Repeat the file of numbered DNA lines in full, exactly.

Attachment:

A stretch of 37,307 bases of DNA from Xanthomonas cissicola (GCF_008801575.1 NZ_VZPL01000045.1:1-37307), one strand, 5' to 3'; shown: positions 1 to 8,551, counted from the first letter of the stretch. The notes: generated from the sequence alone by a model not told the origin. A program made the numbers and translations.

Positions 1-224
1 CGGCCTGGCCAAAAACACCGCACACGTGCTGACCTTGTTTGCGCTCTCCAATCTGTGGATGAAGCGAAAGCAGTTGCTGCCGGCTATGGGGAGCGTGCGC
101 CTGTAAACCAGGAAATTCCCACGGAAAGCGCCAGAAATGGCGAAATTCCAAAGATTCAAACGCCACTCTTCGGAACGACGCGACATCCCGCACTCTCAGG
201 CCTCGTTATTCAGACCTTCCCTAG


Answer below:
A stretch of 37,307 bases of DNA from Xanthomonas cissicola (GCF_008801575.1 NZ_VZPL01000045.1:1-37307), one strand, 5' to 3'; shown: positions 1 to 8,551, counted from the first letter of the stretch. The notes: generated from the sequence alone by a model not told the origin. A program made the numbers and translations.

Positions 1-224
1 CGGCCTGGCCAAAAACACCGCACACGTGCTGACCTTGTTTGCGCTCTCCAATCTGTGGATGAAGCGAAAGCAGTTGCTGCCGGCTATGGGGAGCGTGCGC
101 CTGTAAACCAGGAAATTCCCACGGAAAGCGCCAGAAATGGCGAAATTCCAAAGATTCAAACGCCACTCTTCGGAACGACGCGACATCCCGCACTCTCAGG
201 CCTCGTTATTCAGACCTTCCCTAG